Relieving Pain, and Paying It Forward
Date: May 20, 2013
Marcie Gorman-Althof’s back problems started when she was only 14 years old. “I reached down to pick up groceries delivered to the house,” she says, “and I couldn’t get up again.”
Not long after, she underwent a laminectomy—a procedure to remove part of the vertebrae—and a spinal fusion to help relieve her pain. Though some discomfort lingered, Gorman-Althof went on to live as normal a life as she could. She married, had children and became a successful owner of Weight Watchers franchises in southern Florida.
However, her back troubles took a turn for the worse five years ago. While on vacation in the Bahamas with her husband, Gorman-Althof fell down a short flight of stairs to a ferryboat and landed on the fused portion of her spine. “I immediately knew that I was hurt pretty badly,” she says.
When she arrived back in the United States, Gorman-Althof saw a revolving door of care providers—first doctors in her local hospital’s emergency room, then orthopedists, physical therapists and pain management specialists.
“Everyone agreed that something was wrong,” she says, “but no one could figure out what the problem was.”
After two years of struggling with increasing pain and weakness in her legs that made walking an ordeal, Gorman-Althof asked her trusted regular doctor, a Johns Hopkins School of Medicine graduate, what he’d recommend. He suggested heading to his alma mater for treatment. To decide which specialist to see, Gorman-Althof and her husband searched the Internet and asked anyone who might be knowledgeable for advice. The same name kept coming up again and again: Ziya Gokaslan, a neurosurgeon who specializes in spine problems.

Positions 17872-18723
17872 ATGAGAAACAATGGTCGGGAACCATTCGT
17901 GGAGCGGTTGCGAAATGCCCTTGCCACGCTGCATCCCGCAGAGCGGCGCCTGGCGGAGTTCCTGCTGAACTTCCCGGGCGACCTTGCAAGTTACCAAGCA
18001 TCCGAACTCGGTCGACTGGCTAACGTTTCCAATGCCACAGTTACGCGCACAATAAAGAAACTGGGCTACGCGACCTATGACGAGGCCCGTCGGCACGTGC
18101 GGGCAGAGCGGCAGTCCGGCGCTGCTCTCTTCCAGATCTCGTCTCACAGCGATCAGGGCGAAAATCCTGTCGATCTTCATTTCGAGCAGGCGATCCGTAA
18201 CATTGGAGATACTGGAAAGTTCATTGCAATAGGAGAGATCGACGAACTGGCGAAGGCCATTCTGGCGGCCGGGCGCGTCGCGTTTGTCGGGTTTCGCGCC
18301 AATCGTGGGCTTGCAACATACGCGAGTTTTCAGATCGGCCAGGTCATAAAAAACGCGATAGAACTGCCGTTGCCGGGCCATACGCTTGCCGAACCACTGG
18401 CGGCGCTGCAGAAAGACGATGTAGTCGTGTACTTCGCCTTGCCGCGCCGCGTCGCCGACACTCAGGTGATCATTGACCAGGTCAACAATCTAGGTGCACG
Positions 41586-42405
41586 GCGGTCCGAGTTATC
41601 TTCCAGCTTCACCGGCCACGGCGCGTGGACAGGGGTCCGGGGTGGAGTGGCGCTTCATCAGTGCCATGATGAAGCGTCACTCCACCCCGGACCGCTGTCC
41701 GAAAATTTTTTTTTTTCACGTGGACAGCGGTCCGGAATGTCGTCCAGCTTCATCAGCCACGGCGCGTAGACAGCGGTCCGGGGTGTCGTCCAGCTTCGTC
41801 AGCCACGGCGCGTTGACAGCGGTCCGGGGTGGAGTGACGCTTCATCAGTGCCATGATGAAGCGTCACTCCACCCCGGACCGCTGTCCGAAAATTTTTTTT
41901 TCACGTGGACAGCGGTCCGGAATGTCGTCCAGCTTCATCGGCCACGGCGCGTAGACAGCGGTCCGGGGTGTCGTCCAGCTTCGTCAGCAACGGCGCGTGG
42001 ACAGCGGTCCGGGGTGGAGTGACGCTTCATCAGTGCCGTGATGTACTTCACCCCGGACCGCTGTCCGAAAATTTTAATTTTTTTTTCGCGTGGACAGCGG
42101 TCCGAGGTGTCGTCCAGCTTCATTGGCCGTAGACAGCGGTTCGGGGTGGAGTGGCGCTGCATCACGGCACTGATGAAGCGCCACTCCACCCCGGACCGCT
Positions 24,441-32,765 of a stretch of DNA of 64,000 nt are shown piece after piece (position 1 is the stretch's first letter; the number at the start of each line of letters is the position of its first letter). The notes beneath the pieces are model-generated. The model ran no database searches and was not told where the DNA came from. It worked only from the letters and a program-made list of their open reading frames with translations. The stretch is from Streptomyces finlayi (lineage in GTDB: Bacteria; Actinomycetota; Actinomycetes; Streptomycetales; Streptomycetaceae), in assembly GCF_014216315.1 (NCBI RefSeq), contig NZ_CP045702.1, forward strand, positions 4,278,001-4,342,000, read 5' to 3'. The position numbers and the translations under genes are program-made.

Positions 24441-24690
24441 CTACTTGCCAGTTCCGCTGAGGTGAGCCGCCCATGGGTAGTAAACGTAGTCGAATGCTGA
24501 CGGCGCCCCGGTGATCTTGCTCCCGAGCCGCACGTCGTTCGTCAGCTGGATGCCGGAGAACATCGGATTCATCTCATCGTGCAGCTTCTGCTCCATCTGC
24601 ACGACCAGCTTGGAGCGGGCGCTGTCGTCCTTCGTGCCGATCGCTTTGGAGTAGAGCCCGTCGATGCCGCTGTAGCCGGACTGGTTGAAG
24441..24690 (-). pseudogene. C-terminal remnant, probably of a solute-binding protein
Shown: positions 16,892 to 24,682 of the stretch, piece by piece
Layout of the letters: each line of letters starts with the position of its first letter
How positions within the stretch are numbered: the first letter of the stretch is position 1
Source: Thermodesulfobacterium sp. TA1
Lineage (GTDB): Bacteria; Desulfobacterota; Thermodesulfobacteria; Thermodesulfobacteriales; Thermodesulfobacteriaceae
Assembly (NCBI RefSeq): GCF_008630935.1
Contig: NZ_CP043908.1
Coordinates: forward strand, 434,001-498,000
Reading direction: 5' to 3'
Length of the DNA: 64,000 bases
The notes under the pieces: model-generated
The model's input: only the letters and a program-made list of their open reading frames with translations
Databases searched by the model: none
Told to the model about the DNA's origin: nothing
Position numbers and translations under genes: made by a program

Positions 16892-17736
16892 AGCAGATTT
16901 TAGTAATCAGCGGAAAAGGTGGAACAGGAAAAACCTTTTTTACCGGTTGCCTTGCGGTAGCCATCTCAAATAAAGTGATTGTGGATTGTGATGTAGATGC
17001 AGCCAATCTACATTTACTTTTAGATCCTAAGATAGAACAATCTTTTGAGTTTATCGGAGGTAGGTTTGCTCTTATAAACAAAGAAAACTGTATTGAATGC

At her initial appointment with Gokaslan, he looked through her extensive medical records and admitted that he wasn’t sure what was causing her litany of symptoms. “She was crippled with pain,” he says, “but it wasn’t entirely clear where that pain was coming from.”
To find out, Gokaslan ordered a battery of tests to take a closer look at Gorman-Althof’s spine. The new analysis showed that degenerated discs in the lumbar spine were responsible for her symptoms.
Gokaslan suggested surgery, but warned her that the procedure would be extensive—an eight-hour operation that would involve placing six screws and two rods in her spine. Afterwards, she’d need lengthy rehab, and she might take up to a year or more to recover. In the end, he said, she may not get the results she was hoping for.
But Gorman-Althof was willing to take the risk. On December 29, 2010, Gokaslan led the surgical team that operated on her spine. Every day during her month-long stay, the surgeon was there to check on her progress, even offering his personal cell phone number to call anytime if she had questions or problems with her treatment.
“Everyone—the nurses, physical therapists, pain specialists—was wonderful,” Gorman-Althof recalls. “But Gokaslan was, beyond a shadow of a doubt, the most important companion.”
Throughout that first year, Gorman-Althof made regular visits to Johns Hopkins while resuming care with a team of local doctors. She steadily regained physical function and reduced the extensive amount of pain medication she was taking to one small pill per day.
She still sees Gokaslan once a year for followup. “There’s no substitute for seeing a patient who was in a wheelchair,” he says, “walking in, happily smiling, looking phenomenal. She tells me I gave her her life back.”
That’s something that Gorman-Althof says she hopes all patients in her shoes can eventually have. To help reach this goal, she made a $100,000 donation to aid Gokaslan’s research into the best techniques and surgical hardware to help patients with spine problems like hers.
“Research is an important part of what he does,” she says, “and I want him to do more of it. I want the future to be better for other people like me.”
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